|Title||The epidemiology of social isolation and loneliness among older adults during the last years of life.|
|Publication Type||Journal Article|
|Year of Publication||2021|
|Authors||Kotwal, AA, Cenzer, I, Waite, LJ, Covinsky, KE, Perissinotto, CM, W Boscardin, J, Hawkley, LC, Dale, W, Smith, AK|
|Journal||Journal of the American Geriatrics Society|
|Keywords||Cognition, end of life, Loneliness, Palliative care, social isolation|
BACKGROUND: Social isolation and loneliness are critical to the health of older adults, but they have not been well-described at the end of life.
OBJECTIVES: To determine the prevalence and correlates of social isolation and loneliness among older adults in the last years of life.
DESIGN: Nationally representative, cross-sectional survey.
SETTING: Health and Retirement Study, 2006-2016 data.
PARTICIPANTS: Adults age > 50 interviewed once in the last 4 years of life (n = 3613).
MEASUREMENTS: We defined social isolation using a 15-item scale measuring household contacts, social network interaction, and community engagement, and frequent loneliness using the 3-item UCLA Loneliness Scale. We used multivariable logistic regression to determine their adjusted prevalence by time prior-to-death and by subgroups of interest.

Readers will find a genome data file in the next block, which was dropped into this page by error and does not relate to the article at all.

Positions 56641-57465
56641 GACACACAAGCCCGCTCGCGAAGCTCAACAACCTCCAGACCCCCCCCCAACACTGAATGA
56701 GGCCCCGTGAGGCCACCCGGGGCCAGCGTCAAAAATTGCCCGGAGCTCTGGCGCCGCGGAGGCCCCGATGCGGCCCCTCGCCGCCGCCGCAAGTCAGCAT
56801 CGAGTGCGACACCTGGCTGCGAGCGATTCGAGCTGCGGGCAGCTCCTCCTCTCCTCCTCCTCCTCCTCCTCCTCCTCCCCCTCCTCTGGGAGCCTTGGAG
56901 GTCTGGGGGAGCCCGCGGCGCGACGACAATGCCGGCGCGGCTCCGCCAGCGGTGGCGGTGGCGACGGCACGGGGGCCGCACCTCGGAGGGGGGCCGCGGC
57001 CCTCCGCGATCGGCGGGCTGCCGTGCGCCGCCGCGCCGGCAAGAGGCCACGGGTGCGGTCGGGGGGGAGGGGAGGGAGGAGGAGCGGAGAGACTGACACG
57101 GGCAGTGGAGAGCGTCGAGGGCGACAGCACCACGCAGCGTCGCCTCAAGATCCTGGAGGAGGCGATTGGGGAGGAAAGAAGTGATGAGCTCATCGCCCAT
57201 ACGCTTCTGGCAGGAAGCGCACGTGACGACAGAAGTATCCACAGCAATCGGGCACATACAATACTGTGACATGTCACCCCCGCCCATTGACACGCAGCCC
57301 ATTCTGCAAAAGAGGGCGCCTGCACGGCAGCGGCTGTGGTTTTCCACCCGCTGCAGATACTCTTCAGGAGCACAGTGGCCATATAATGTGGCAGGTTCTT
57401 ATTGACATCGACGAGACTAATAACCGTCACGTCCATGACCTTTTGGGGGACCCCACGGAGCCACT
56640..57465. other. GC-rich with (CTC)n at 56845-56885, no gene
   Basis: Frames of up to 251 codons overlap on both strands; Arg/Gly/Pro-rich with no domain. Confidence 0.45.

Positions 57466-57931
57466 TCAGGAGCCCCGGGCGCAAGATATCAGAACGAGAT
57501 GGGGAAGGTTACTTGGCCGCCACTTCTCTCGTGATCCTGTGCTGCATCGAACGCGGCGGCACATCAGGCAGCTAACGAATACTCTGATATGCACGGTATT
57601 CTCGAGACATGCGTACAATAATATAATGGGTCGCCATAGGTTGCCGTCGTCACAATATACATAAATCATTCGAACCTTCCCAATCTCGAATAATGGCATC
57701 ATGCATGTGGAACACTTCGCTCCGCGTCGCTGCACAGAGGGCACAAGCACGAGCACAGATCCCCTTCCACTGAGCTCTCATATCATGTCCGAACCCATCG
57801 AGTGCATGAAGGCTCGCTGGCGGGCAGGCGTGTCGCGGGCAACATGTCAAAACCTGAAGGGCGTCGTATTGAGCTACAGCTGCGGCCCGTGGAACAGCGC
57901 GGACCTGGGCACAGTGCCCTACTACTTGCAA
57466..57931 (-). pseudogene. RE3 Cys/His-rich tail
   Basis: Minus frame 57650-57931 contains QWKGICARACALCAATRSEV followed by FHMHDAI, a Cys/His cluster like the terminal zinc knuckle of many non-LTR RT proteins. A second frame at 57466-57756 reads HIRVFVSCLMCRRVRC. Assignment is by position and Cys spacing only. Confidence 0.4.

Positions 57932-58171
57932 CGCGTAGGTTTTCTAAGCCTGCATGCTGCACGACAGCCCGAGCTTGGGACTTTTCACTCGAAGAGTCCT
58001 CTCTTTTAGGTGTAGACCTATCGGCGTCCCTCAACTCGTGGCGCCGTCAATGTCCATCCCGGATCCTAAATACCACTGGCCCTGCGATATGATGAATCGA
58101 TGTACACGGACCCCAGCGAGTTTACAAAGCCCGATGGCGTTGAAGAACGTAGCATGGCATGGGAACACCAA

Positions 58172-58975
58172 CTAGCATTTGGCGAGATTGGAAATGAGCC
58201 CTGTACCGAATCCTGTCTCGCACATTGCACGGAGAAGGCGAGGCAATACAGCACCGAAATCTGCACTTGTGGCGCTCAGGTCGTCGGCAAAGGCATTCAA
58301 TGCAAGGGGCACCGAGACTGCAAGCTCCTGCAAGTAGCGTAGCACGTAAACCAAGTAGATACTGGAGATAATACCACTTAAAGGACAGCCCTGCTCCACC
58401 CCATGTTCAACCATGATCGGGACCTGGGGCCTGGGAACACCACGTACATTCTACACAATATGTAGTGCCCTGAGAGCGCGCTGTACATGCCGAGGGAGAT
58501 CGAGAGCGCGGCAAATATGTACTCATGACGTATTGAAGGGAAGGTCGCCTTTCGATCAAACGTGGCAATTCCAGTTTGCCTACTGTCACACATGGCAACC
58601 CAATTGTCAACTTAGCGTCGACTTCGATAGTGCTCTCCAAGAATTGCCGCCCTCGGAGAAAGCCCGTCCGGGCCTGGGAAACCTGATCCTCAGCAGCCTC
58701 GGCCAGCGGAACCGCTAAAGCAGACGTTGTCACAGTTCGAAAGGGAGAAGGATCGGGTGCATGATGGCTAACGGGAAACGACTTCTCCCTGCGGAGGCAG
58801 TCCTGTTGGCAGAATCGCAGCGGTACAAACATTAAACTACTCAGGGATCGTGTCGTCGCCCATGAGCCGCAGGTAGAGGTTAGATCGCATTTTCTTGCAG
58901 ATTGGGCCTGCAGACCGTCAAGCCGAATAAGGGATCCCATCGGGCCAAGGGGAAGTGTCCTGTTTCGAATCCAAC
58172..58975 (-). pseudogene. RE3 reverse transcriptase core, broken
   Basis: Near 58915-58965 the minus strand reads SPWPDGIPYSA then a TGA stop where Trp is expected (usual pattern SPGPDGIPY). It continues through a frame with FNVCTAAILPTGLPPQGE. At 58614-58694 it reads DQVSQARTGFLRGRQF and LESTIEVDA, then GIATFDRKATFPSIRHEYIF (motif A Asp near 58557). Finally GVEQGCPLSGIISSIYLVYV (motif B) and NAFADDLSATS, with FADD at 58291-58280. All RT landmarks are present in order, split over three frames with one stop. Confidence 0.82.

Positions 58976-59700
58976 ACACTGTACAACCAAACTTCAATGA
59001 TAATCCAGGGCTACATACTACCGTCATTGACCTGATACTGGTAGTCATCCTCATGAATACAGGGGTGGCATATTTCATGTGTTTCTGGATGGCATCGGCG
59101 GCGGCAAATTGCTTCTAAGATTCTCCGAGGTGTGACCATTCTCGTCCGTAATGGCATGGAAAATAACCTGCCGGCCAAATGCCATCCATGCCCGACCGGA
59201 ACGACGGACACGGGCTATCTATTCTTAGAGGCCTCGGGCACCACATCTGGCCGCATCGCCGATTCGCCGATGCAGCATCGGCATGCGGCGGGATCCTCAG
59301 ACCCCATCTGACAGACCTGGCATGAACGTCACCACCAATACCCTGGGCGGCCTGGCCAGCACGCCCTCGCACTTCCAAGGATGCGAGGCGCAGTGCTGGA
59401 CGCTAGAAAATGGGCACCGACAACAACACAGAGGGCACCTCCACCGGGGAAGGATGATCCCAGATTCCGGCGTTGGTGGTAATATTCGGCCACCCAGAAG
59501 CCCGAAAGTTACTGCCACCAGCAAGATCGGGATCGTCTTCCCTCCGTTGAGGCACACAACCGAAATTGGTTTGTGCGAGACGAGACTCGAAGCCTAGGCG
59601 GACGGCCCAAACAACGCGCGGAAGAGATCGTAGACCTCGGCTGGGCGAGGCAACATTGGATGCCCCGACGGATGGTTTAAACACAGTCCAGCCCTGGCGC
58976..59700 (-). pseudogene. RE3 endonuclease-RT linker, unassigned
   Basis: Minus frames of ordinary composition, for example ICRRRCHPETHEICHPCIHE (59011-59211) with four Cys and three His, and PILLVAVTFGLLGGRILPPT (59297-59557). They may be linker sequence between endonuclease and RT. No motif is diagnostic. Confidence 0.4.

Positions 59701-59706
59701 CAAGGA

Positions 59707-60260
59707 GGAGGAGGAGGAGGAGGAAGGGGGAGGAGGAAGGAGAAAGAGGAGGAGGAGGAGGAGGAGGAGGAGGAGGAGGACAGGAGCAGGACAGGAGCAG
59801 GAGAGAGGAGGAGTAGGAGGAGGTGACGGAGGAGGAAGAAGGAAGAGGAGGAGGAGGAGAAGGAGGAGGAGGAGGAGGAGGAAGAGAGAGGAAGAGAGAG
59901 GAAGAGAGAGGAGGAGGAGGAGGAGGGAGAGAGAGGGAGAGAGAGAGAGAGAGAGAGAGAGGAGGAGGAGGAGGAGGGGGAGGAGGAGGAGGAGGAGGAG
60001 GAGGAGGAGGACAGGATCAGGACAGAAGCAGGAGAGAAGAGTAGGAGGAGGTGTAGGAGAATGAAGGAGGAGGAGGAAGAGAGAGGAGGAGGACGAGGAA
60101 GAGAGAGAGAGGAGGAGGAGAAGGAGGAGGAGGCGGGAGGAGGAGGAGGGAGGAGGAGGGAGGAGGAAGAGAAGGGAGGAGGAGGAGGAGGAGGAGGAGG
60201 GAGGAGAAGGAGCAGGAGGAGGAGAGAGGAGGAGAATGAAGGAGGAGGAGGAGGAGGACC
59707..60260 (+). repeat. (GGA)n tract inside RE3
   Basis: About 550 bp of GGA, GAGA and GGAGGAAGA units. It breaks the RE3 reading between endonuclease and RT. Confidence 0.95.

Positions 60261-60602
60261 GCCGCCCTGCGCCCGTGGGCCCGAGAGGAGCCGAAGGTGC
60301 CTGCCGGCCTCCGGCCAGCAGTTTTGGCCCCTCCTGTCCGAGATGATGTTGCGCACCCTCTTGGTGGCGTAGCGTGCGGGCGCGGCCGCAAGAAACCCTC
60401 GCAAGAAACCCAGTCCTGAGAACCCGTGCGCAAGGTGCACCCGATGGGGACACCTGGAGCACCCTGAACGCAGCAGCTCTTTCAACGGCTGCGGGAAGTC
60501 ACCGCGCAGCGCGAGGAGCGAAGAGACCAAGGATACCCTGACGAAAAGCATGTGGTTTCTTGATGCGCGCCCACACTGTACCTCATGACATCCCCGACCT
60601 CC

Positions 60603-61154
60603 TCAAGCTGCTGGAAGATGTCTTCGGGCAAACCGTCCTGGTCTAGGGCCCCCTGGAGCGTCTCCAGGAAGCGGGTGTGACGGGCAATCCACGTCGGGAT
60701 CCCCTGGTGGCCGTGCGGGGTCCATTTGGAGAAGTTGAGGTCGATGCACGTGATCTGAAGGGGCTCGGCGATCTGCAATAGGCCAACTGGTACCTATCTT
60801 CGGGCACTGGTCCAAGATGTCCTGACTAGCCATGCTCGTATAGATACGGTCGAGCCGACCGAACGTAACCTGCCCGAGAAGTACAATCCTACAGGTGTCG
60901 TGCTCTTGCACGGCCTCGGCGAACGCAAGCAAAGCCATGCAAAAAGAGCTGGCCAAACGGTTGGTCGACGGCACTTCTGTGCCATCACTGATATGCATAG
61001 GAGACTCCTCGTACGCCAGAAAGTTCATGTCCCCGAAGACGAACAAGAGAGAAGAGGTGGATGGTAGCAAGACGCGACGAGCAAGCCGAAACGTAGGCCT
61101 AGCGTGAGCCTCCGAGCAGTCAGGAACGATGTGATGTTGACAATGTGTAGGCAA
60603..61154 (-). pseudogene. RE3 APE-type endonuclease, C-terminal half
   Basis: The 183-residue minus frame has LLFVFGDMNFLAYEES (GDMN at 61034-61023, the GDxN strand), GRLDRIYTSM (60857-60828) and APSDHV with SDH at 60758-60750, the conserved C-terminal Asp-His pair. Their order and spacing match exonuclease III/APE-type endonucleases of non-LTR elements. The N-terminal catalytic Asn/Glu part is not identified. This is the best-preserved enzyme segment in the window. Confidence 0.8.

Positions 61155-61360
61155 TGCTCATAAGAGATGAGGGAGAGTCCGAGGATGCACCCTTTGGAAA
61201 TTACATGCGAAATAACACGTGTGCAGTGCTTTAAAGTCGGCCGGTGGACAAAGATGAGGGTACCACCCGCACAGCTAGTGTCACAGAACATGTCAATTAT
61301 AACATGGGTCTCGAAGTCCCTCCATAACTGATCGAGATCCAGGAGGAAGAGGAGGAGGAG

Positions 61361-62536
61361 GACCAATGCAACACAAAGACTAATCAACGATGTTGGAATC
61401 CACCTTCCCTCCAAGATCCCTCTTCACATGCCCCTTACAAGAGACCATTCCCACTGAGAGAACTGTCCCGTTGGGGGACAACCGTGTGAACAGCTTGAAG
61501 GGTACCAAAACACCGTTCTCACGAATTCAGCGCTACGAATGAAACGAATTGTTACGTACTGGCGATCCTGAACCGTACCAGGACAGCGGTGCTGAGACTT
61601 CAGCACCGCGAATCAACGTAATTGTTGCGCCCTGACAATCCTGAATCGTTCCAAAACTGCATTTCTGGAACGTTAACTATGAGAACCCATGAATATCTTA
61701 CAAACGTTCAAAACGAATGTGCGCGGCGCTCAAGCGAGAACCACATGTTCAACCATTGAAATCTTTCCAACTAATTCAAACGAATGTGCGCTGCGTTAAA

RESULTS: Approximately 19% experienced social isolation, 18% loneliness, and 5% both in the last 4 years of life (correlation = 0.11). The adjusted prevalence of social isolation was higher for individuals nearer to death (4 years: 18% vs 0-3 months: 27%, p = 0.05) and there was no significant change in loneliness (4 years: 19% vs 0-3 months: 23%, p = 0.13). Risk factors for both isolation and loneliness included (p < 0.01): low net-worth (Isolation: 34% vs 14%; Loneliness: 29% vs 13%), hearing impairment (Isolation: 26% vs 20%; Loneliness: 26% vs 17%), and difficulty preparing meals (Isolation: 27% vs 19%; Loneliness: 29% vs 15%). Factors associated with loneliness, but not social isolation, included being female, pain, incontinence, and cognitive impairment.
CONCLUSIONS: Social isolation and loneliness are common at the end of life, affecting 1 in 4 older adults, but few experience both. Rates were higher for older adults who were poor and experienced functional or sensory impairments. Results can inform clinical efforts to identify and address end-of-life psychosocial suffering and health policies which prioritize social needs at the end of life.
|PubMed Central ID||PMC8595510|
|Grant List|| / / Hellman Foundation / |
K23AG065438 / AG / NIA NIH HHS / United States
P30AG044281 / AG / NIA NIH HHS / United States
R03AG064323 / AG / NIA NIH HHS / United States
/ / National Palliative Care Research Center /